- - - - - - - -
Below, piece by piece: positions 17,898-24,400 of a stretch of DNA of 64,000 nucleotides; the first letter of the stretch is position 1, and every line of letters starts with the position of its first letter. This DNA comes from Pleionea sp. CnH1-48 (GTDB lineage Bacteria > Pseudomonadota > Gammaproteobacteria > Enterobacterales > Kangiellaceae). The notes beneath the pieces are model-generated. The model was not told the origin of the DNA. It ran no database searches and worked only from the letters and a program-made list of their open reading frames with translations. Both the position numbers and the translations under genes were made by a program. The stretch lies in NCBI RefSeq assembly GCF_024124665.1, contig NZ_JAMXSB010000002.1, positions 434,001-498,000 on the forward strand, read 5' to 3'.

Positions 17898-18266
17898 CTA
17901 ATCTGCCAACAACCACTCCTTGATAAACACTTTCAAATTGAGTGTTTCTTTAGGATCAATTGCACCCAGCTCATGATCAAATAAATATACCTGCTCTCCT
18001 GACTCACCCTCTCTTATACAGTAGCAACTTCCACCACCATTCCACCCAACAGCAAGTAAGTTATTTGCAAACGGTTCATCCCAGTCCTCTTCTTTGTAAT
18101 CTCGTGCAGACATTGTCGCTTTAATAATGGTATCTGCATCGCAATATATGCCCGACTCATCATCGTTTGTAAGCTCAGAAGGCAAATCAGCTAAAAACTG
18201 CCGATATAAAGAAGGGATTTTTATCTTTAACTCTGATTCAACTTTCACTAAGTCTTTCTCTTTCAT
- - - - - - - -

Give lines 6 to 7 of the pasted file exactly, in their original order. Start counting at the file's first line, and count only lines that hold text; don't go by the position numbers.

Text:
18101 CTCGTGCAGACATTGTCGCTTTAATAATGGTATCTGCATCGCAATATATGCCCGACTCATCATCGTTTGTAAGCTCAGAAGGCAAATCAGCTAAAAACTG
18201 CCGATATAAAGAAGGGATTTTTATCTTTAACTCTGATTCAACTTTCACTAAGTCTTTCTCTTTCAT